Reporter's Notebook: To seal or not to seal

After six decades of practice, it seems that there are still a few kinks to work out in voting procedures.

October 23, 2013 06:58
1 minute read.
A Jerusalem resident votes in the local elections, October 22, 2013.

Voter Jerusalem elections 2013 370. (photo credit: Marc Israel Sellem)


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Israelis went to the polls Tuesday to exercise their democratic right, but after six decades of practice, it seems that there are still a few kinks to work out.

Forget about the fact we’re still using paper ballots and envelopes (at least there weren’t any chads), but what’s the deal with the one big ballot box? Voters were given two envelopes to fill, one for the mayoral candidate and the other for their municipal council selection. However, when emerging from behind the curtain, they were told to deposit both envelopes into one box.

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When queried why there weren’t two boxes available, which would have saved the whole sorting procedure, one poll monitor at a Ma’aleh Adumim polling station just shrugged, chuckled and quipped that it was a cost-saving gesture.

A more perplexing – and possibly sticky – issue revolved around the envelopes themselves. Three different voters at three different polling stations had three different experiences.

One sealed his ballots inside the two envelopes, peeling the slips off the sticky flaps before adhering them and depositing both together in the box, with no problems.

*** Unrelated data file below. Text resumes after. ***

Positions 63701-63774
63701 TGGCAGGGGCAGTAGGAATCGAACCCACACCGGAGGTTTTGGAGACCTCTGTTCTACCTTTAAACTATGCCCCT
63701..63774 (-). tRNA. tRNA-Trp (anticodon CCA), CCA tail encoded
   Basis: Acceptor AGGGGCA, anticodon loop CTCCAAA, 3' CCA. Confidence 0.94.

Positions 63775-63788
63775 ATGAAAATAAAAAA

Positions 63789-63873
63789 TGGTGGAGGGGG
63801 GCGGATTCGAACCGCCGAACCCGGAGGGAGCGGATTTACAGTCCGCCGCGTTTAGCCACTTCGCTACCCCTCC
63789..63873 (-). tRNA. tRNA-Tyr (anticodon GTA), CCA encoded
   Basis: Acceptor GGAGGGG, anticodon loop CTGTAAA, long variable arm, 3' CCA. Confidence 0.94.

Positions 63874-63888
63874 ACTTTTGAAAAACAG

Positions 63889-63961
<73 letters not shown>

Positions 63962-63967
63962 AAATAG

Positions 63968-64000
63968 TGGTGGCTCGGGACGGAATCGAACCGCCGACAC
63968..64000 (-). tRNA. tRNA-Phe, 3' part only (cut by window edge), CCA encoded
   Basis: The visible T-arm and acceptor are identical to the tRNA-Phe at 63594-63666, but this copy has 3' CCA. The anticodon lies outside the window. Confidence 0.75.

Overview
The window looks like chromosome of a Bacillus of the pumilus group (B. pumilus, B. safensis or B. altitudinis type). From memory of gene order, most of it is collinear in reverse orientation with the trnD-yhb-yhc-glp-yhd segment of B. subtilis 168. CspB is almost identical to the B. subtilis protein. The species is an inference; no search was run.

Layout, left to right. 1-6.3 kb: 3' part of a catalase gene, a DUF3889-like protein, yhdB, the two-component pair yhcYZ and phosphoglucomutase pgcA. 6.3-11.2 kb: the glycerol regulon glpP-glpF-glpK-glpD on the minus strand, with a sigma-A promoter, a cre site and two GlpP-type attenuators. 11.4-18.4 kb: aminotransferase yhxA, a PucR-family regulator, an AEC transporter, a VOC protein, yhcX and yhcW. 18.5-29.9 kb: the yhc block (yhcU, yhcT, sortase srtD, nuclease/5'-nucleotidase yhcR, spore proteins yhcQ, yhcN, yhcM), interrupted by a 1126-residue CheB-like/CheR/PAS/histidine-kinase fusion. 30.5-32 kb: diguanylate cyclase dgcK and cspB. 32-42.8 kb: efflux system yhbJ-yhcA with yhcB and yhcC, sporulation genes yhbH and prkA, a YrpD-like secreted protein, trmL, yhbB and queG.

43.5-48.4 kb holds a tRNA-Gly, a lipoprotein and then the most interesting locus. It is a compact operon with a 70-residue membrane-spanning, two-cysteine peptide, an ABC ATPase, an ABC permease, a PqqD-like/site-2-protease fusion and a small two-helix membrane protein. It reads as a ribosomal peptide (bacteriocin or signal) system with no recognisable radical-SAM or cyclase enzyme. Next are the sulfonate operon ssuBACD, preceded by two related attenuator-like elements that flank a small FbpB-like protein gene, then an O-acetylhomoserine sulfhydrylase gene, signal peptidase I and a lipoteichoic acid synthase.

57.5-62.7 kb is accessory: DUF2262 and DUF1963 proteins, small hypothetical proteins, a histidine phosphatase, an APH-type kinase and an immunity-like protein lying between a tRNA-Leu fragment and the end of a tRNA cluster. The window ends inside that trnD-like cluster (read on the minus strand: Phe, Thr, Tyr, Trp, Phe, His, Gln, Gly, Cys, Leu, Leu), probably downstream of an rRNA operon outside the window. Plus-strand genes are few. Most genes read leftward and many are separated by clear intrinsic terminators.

Another did the same, but was stopped by one of the polling station monitors as she was about to deposit the envelopes and asked why she sealed them. Maybe because there were sticky flaps on them just begging to be sealed? The third voter was told before going behind the curtain to not seal the envelopes but to leave them open. Perhaps it was a function of how much foresight the monitors had, envisioning having to rip open hundreds of sealed envelopes instead of simply sliding the ballot out of the open ones.

But compared to the relatively smooth process experienced by most voters, a little uncertainty on the rules can be excused.

Outside polling stations around the country, there was the usual jostling, sloganeering and unsubtle last minute appeals/demands from volunteers to vote for their candidates.

Static-filled loudspeakers on top of trucks, huge banners surrounding the schools that had been converted into polling stations and a shuk-like atmosphere reminded us that, after all, we’re in the Middle East. But it also reminded us that though it may be messy and informal, Israel’s democracy is strong and vibrant, even if we don’t know whether to seal the envelope or not.

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